Although many sources may contribute to the disparities mentioned above, evidence currently suggests that racism on the part of health care professionals also may contribute to differences in care. In this issue of the Journal of Nursing Education, Hassouneh-Phillips and Beckett's article, "An Education in Racism," directly confronts this issue by examining the experiences of 9 women of color in nursing doctoral programs. Cultural desire also will compel us to continue to ask the question, "What constitutes cultural content in nursing education and how do we measure it? Byrne, Weddle, Davis, and McGinnis' article, The Byrne Guide for Inclusionary Cultural Content," provides nurse educators with guidelines to evaluate and create instructional materials, while Rew, Cookston, Khosropour, and Martinez's article, "Measuring Cultural Awareness in Nursing Students," provides a reliable way to measure outcomes of cultural awareness.

It is desire that creates our future (Allender, 1999). If we want to create a future of ensuring cultural competence in nursing education, it must be driven by cultural desire. It is the fuel necessary to draw nurse educators into their personal journeys toward cultural competence. However, we must remember that Napoleon Hill also stated, "Weak desires bring weak results" (Cyber Nation International, Inc., 1999). It is my hope that these thought-provoking articles will serve to stimulate and strengthen our level of cultural desire.…

In approaching the discussion of cultural competence in nursing education, I would like to begin by introducing a spiritual construct that I call "cultural desire" (Campinha-Bacote, in press). Cultural desire is defined as nurses' motivation to "want to" engage in the process of becoming culturally aware, culturally knowledgeable, and culturally skulful, and seeking cultural encounters. It stands in contrast to the feeling of "having to" participate in this process. This desire should be genuine and authentic and must come from nurses' aspiration, not desperation. As eloquently stated by Napoleon Hill, "The starting point of all achievement is desire" (Cyber Nation International, Inc., 1999). If we are to make great strides and achievements in the area of cultural competence in nursing education, we must begin by addressing our own level of cultural desire.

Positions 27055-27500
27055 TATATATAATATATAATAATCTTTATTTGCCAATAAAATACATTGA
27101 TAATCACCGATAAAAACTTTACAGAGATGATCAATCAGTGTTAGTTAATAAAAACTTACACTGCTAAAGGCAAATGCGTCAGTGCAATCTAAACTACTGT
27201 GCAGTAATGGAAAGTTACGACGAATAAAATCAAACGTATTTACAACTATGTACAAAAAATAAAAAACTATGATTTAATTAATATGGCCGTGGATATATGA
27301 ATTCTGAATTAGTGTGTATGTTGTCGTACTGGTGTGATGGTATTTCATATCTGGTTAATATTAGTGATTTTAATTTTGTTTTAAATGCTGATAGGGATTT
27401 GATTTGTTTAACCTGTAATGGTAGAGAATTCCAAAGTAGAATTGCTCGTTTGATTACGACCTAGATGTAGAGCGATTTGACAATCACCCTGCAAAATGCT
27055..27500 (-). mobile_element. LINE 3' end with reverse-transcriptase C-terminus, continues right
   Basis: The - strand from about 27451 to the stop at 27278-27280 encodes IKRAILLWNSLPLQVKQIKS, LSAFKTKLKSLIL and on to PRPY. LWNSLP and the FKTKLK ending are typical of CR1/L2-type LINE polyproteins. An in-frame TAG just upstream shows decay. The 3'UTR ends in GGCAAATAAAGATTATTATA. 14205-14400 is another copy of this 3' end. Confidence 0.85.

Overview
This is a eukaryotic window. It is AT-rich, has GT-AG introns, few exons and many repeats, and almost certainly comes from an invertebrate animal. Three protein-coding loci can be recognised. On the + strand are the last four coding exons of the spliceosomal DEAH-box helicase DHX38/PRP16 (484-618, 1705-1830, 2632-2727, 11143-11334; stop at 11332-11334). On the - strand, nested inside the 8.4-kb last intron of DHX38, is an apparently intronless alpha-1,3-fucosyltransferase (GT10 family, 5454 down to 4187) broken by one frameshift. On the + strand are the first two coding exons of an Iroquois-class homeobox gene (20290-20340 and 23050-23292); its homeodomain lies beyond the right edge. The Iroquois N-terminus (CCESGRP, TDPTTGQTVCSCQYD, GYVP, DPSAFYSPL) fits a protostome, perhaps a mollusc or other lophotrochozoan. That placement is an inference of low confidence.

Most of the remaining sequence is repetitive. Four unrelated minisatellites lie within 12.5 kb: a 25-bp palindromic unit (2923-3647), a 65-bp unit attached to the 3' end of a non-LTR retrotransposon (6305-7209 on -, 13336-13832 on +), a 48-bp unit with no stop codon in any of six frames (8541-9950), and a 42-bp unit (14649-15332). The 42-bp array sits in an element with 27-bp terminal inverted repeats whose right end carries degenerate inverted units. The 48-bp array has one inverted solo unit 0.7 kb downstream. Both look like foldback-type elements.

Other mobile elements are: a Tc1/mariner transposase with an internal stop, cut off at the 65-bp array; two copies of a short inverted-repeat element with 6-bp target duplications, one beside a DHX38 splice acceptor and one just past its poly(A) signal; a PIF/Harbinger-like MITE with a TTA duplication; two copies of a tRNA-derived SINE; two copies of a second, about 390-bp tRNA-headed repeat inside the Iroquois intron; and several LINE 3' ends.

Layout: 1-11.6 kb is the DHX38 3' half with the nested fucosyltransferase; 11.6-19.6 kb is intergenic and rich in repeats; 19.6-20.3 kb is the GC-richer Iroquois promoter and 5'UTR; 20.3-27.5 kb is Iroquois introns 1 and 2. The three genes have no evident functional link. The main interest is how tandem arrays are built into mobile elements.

Cultural desire includes a passion for and commitment to the process of cultural competence and will inspire us to examine uncomfortable subjects, such as racism. Barbee (2002) rightly stated that when the subject is racism, there is dialectical tension. However, we can no longer avoid the reality of racism in health care. The American Nurses Association's Position Statement on Discrimination and Racism in Health Care (2002) states that, "Discrimination and racism continue to be a part of the fabric and tradition of American society and have adversely affected minority populations, the health care system in general, and the profession of nursing" (Summary section). In addition, a recent congressionally mandated report from the Institute of Medicine (IOM) reveals that a large body of research supports the findings that racial and ethnic minorities in the United States receive lower quality health care than the White population, even when insurance status, income, age, and severity of condition are comparable (Smedley, Stith, & Nelson, 2002). Examples of health care disparities found in the IOM report (Smedley et al., 2002) include that minorities are: